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--- On Sat, 7/12/08, [log in to unmask] <[log in to unmask]> wrote:

> > [mailto:[log in to unmask]] On Behalf Of Jens
> Wilkinson
> 
> > In English, even native speakers sometimes have
> trouble with 
> > tenses. We have these dumb rules about having to say
> "He said 
> > the earth was flat" rather than "he said the
> earth is flat," 
> > so you're not sure if he meant that the earth used
> to be flat 
> > and is now round, or whether the verb is just put in
> the past 
> > tense to accord with the past tense of
> "said". Well, I may be 
> > wrong. In the first case maybe you're supposed to
> use the (to 
> > me) ludicrous "He said that the world had been
> flat." Or I 
> > suppose "He said the world was once flat".
> But either way, 
> > it's really difficult for L2 speakers.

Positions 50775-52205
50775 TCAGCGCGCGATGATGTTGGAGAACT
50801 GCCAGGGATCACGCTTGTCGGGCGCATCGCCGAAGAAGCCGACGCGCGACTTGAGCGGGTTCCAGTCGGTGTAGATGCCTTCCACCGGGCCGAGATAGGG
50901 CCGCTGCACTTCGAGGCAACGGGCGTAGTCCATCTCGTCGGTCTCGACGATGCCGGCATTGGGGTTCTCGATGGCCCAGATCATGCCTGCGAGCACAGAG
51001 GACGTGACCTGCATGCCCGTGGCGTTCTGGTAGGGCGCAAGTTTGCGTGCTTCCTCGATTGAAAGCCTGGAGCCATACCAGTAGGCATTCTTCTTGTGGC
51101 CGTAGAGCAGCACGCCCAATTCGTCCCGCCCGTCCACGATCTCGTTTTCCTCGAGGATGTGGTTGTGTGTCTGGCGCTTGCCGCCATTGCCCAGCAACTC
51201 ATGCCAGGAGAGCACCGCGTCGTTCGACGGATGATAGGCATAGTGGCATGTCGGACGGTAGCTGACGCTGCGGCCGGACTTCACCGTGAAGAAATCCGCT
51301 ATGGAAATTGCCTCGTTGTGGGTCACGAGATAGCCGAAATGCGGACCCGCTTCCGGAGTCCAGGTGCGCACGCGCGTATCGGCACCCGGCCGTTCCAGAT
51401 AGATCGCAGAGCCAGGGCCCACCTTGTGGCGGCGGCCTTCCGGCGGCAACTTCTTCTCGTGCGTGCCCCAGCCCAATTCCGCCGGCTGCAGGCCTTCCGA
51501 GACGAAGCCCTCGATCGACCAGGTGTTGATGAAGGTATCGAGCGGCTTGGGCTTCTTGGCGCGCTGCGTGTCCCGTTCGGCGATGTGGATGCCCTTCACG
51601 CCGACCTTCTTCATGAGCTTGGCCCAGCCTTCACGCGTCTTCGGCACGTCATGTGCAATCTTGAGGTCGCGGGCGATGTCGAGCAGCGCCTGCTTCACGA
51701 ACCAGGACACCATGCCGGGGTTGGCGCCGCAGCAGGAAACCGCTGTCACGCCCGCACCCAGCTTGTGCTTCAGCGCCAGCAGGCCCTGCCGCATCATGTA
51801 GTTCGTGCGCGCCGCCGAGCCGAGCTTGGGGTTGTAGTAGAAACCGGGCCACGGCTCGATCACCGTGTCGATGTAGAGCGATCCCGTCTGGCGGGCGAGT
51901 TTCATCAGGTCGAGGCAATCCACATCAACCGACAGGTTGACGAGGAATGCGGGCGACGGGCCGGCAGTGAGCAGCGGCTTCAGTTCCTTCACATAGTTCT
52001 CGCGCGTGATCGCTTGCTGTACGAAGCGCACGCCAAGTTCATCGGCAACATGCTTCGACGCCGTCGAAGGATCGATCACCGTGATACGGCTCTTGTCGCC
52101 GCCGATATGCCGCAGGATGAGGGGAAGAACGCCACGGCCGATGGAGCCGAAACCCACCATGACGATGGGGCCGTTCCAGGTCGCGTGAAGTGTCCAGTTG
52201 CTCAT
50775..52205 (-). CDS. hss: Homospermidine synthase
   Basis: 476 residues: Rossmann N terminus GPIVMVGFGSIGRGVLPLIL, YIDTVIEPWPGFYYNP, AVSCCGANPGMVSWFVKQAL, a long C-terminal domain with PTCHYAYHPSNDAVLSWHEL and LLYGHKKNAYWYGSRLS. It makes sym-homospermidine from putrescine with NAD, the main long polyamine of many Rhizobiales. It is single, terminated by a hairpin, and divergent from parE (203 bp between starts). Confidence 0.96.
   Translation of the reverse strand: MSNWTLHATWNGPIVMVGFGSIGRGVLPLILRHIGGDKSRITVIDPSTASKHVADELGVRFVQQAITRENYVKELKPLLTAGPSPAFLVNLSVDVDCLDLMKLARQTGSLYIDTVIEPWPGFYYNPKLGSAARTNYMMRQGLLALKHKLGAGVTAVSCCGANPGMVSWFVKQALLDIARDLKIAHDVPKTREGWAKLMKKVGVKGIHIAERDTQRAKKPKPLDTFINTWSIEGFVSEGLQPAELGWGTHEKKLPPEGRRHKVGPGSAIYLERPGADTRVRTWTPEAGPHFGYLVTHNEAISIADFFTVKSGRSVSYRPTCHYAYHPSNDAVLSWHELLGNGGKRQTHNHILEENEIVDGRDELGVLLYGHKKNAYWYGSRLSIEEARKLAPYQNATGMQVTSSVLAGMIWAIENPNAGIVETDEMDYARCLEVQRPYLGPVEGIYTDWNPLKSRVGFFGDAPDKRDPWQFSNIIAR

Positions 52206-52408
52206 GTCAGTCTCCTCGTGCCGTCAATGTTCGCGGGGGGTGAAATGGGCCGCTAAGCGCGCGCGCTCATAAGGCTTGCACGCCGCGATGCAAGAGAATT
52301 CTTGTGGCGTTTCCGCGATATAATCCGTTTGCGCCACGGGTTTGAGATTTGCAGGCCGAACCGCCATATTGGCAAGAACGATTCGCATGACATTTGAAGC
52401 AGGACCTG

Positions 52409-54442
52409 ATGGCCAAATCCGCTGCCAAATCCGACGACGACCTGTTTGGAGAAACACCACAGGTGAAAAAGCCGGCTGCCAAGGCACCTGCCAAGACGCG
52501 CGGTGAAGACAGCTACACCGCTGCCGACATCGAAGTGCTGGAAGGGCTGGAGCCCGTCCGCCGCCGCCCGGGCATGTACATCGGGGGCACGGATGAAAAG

> 
> This is one reason I don't like required tense markers.
>  There
> is some confusion, especially in a narrative sense like
> your
> example.   During a narrative, we may also use the present
> for
> something that happened in the past.  It would be easier to
> just
> leave the markers off, and the narrative context will
> already
> indicate when the serious of events took place.

That's why Eo and Ido don't shift the tense in indirect discourse. One of the greatest failings of Novial was that J actually extended tense shifting and made it worse.

Steve